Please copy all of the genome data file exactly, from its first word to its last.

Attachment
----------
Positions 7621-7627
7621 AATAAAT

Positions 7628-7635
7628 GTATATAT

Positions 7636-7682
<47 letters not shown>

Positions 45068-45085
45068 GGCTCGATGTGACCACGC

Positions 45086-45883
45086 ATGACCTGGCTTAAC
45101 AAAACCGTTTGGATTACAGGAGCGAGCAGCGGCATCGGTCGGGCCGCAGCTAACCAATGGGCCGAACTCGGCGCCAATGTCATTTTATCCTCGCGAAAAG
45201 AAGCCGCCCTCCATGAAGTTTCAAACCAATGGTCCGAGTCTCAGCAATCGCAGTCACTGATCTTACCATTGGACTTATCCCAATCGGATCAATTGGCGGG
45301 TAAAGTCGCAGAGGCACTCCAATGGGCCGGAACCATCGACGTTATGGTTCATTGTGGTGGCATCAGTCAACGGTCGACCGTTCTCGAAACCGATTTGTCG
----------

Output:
Positions 7621-7627
7621 AATAAAT

Positions 7628-7635
7628 GTATATAT

Positions 7636-7682
<47 letters not shown>

Positions 45068-45085
45068 GGCTCGATGTGACCACGC

Positions 45086-45883
45086 ATGACCTGGCTTAAC
45101 AAAACCGTTTGGATTACAGGAGCGAGCAGCGGCATCGGTCGGGCCGCAGCTAACCAATGGGCCGAACTCGGCGCCAATGTCATTTTATCCTCGCGAAAAG
45201 AAGCCGCCCTCCATGAAGTTTCAAACCAATGGTCCGAGTCTCAGCAATCGCAGTCACTGATCTTACCATTGGACTTATCCCAATCGGATCAATTGGCGGG
45301 TAAAGTCGCAGAGGCACTCCAATGGGCCGGAACCATCGACGTTATGGTTCATTGTGGTGGCATCAGTCAACGGTCGACCGTTCTCGAAACCGATTTGTCG